On 1st week Hilary Term, the OUSU Council has passed a motion on fossil fuel divestment campaign, which requests the University to stop directly investing in fossil fuel companies, which are defined to be those participating in exploration for or extraction of fossil fuel reserves.
Daniel Tomlinson, the OUSU VP for Charities and Communities, commented: “We believe that universities and institutions up and down the country should start taking money out of these companies in order to say to them: we don’t believe what you are doing is right.”
Tomlinson also raised the point that these fossil fuel companies are overpriced, given the expectation that there will be more regulations on these companies. “We want the University to understand that it’s probably not its long-term financial interest to invest in these companies.”
“There’s some evidence that shows that actually investment in fossil fuel companies have a lower return than other investments.”
On the other hand, James Rainey, the chair of the Environment and Ethics Campaign, maintained that their core business is still fossil fuel extraction and exploitation. “As long as that is their core business and that is what their valuation’s depend on, then really it’s not responsible for them to plan to exploit all of those reserves.” However, he has acknowledged that these companies have taken reasonable steps in terms of developing renewable energy,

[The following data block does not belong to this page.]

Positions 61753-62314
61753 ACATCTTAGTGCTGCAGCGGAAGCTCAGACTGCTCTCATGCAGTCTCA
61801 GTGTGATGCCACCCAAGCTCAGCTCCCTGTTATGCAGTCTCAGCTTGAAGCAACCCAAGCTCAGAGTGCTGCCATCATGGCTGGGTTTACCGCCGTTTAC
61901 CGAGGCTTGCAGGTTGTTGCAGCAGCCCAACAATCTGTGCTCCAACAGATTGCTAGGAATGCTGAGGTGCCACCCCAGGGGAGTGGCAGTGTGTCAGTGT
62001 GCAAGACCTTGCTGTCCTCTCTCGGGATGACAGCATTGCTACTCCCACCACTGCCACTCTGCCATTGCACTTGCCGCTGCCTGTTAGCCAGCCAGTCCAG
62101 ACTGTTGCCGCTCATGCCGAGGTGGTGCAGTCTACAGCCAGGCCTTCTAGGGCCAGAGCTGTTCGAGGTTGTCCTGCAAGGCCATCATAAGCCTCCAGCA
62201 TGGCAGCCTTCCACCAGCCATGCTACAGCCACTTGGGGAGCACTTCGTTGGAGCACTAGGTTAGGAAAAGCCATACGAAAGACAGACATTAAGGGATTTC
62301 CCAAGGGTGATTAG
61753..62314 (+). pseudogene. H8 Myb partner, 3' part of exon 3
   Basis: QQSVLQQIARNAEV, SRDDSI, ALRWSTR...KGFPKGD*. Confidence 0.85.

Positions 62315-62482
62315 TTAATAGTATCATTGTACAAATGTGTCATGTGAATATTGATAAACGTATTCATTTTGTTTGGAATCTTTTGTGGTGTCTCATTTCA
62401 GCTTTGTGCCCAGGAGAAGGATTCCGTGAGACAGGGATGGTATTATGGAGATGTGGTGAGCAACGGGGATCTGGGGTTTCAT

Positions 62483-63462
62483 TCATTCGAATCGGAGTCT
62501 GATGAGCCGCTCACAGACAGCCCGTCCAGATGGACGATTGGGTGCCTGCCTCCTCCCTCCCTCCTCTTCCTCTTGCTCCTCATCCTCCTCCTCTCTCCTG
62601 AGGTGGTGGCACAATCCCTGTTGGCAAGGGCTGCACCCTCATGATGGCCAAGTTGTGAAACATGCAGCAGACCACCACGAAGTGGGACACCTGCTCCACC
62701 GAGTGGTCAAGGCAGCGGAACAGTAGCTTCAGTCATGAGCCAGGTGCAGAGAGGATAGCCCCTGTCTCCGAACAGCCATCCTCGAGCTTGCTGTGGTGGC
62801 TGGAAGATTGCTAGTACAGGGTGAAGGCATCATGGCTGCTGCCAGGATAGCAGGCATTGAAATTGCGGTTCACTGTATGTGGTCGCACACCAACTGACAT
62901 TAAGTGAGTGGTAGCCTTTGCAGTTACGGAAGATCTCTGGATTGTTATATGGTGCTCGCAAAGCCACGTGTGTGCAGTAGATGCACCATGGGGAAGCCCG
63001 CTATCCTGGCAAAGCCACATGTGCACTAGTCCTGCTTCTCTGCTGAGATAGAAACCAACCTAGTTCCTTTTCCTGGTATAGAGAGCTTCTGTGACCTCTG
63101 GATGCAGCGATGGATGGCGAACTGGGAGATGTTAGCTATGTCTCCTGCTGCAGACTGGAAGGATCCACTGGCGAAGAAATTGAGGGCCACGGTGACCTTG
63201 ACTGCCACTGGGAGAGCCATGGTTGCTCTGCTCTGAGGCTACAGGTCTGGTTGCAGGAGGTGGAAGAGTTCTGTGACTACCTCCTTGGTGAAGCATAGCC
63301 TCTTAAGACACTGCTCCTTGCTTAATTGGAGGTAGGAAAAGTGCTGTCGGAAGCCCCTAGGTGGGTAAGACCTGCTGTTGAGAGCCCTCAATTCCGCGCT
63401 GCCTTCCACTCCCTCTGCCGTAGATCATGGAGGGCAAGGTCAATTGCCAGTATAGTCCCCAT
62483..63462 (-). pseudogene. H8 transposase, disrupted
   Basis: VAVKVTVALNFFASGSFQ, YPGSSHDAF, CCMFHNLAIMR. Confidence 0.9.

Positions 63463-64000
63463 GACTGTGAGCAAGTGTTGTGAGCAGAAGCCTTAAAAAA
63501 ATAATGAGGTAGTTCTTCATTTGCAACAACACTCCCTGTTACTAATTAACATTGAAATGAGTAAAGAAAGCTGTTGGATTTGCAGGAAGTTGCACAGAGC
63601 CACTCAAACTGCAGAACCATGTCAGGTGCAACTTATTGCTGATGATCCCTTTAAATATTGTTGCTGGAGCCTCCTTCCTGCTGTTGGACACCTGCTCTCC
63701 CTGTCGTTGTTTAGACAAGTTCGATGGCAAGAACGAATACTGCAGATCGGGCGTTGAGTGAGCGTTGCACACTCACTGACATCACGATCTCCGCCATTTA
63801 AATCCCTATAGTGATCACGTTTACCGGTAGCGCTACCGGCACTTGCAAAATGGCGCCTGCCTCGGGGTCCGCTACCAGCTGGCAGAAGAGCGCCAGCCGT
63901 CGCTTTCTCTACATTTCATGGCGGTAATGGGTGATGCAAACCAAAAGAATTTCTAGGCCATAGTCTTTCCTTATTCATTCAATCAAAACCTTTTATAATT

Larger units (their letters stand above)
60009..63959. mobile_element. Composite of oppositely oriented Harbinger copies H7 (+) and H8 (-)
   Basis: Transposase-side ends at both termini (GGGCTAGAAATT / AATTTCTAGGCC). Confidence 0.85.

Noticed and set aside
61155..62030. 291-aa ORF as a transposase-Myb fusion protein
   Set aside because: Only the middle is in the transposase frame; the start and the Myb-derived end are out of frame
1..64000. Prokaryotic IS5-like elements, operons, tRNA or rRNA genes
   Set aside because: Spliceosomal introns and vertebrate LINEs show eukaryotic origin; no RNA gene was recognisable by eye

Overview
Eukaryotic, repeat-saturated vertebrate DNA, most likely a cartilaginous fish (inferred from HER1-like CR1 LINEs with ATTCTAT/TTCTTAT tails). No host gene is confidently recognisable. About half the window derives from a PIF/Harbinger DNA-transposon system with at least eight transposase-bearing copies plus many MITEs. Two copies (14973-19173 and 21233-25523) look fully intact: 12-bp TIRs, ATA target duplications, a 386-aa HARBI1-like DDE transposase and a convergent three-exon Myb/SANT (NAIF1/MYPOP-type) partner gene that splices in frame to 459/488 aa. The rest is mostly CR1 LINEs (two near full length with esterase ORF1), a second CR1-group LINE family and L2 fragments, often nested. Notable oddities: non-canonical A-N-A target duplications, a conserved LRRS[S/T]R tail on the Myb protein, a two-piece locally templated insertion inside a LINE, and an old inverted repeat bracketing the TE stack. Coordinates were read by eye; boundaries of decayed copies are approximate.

Rainey also disputed arguments that the divestment campaign will deter companies to invest in the University, claiming that colleges in America, despite only having six examples, have not experienced such issue. He also added fossil fuel companies have much more to gain from partnerships with the University than the University investing in them. “Part of their [fossil fuel companies] business model is that they couldn’t just pull out of the University – they need those universities to carry out research.”
In a statement, the University defends its decision to invest in fossil fuel companies. “The University of Oxford’s core mission is education and research and as a charity it has a legal obligation to maximise the returns on its investments to support this mission. To this end the University invests in funds that invest in the world’s top companies, which may include oil and gas companies. The University’s policy on socially responsible investment is regularly reviewed by the Socially Responsible Investment Review Committee.”
The spokesperson goes on and says: “The University has set a target to reduce its carbon emissions by 33% by 2020/21 (compared to 2005/6 levels), and we are following a carbon management plan to achieve this target through a range of projects. The ‘Oxford Student Switch Off’ is a large-scale project to engage students and staff in sustainability, and 28 colleges have already signed up to this. 21 departments have signed up to the Green Impact scheme, which involves students in auditing the changes made by departments to improve their environmental practices.”
Featured Photo/James Ennis. The photo shows students in the Tufts University protesting for fossil fuel divestment.